Wild Carrot

Daucus carota


Wild Carrot - An upright, taprooted herb that grows about 1-4 feet in height. Can be an annual, a short-lived perennial, or a biennial.

Leaves: Leaves are thin and fern-like. Leaf segments are lance or linear in shape with toothed edges.

Flowers: Flowers bloom from June-September. Flowers are in flat topped umbels and are small and white. The very middle of the umbel can have purple/darker flowers making it look like a black spot in the middle.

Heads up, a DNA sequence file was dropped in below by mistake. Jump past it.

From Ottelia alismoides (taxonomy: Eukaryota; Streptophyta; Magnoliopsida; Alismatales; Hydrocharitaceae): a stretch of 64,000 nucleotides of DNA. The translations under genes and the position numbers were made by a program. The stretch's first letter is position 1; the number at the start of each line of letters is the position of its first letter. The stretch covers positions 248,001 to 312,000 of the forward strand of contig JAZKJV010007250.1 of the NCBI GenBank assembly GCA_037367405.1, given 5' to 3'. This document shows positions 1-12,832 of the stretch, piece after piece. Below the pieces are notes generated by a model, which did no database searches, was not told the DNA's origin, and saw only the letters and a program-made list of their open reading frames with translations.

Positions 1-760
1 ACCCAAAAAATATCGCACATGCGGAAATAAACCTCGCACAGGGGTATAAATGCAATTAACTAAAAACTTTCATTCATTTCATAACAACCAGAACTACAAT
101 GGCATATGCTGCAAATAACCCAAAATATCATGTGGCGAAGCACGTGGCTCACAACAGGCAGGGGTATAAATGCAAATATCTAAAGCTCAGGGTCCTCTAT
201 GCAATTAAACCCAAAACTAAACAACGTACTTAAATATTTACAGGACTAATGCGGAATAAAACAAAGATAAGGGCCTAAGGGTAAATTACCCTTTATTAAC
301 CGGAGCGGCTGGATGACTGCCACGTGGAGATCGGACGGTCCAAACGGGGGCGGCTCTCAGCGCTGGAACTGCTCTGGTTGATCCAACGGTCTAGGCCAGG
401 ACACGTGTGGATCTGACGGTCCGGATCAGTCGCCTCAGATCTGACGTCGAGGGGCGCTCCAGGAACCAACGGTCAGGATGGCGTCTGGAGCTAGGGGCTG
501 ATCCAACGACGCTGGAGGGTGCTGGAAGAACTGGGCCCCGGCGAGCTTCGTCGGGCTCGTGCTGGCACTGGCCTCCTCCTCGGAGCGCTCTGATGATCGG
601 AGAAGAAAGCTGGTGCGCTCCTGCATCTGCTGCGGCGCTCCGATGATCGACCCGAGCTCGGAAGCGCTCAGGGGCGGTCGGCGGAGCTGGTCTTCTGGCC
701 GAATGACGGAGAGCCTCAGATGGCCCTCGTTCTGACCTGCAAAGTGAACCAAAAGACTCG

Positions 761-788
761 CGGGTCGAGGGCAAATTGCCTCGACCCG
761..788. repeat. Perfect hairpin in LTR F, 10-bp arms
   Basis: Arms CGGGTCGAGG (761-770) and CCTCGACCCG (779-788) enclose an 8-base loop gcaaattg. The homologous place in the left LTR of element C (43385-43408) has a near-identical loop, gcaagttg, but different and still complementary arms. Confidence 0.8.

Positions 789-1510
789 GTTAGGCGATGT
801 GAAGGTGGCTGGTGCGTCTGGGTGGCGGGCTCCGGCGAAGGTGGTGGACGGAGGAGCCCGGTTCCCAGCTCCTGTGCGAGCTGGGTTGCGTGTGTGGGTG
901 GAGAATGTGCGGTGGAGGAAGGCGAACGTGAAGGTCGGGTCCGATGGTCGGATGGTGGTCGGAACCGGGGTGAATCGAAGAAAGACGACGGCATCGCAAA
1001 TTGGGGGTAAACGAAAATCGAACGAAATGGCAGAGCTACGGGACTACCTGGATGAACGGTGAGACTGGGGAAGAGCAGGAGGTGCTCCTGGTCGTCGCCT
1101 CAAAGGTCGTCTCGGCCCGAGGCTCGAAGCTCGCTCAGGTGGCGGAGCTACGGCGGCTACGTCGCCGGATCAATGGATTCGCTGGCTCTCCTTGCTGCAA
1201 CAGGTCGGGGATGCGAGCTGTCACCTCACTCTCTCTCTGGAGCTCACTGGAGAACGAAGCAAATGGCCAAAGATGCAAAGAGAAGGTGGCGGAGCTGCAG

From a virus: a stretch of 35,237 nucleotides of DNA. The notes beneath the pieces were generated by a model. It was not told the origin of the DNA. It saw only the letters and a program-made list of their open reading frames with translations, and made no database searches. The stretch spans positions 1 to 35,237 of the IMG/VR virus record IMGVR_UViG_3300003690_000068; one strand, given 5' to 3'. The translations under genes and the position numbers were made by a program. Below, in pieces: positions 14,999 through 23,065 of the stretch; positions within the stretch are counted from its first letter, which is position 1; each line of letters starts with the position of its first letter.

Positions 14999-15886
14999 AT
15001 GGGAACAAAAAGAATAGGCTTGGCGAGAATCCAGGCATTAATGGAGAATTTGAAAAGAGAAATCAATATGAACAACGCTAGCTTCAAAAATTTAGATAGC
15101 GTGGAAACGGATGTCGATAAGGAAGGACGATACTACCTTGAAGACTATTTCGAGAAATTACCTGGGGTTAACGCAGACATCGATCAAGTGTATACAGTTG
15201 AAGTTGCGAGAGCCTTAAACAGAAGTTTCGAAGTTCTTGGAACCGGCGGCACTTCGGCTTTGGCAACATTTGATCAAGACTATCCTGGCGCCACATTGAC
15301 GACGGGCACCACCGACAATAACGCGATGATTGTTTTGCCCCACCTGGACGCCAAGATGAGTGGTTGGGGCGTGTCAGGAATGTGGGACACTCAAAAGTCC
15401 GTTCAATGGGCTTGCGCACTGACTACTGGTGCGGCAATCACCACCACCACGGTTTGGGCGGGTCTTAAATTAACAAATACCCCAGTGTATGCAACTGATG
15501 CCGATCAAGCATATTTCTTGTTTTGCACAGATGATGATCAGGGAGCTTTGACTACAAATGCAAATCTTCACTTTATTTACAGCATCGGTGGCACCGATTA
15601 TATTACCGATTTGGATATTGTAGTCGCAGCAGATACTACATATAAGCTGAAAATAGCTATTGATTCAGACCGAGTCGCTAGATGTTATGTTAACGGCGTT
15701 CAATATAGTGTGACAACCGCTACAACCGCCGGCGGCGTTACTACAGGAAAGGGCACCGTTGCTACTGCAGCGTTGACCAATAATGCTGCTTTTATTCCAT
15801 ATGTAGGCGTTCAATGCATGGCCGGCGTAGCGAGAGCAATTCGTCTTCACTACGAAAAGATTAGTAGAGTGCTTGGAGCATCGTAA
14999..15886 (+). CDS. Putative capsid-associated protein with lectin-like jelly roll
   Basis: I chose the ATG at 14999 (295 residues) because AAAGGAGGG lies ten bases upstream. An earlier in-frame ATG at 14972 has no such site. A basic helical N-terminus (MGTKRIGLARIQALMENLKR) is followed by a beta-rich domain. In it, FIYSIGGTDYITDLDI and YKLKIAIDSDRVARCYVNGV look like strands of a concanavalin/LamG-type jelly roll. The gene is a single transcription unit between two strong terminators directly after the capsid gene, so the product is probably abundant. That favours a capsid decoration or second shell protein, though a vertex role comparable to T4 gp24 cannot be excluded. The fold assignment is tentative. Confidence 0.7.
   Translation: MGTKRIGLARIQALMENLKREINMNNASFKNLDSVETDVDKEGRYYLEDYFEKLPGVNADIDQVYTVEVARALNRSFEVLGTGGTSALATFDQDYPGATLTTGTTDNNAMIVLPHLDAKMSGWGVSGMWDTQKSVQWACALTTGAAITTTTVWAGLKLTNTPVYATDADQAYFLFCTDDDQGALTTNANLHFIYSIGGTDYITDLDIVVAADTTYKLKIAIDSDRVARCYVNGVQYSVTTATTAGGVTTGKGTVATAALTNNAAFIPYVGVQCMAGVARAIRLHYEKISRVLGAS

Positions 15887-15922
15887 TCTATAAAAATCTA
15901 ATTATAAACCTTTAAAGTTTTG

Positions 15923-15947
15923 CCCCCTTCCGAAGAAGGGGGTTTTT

Habitat: Commonly found in meadows, pastures, roadsides, waste areas, and yards.

Weed Classification: C Select

Why is it a Noxious Weed?

It can spread easily and outcompetes native grasses. If cows eat too much it can taint the milk, and it may be mildly toxic to a variety of livestock.

Wild Carrot is fast spreading, and it also hybridizes with cultivated carrot, causing crop loss. Let us know if you need help with identification or control!

Control Recommendations:

WA State Noxious Weed Control Board

PNW Pest Management Handbook

UC Davis Weed Report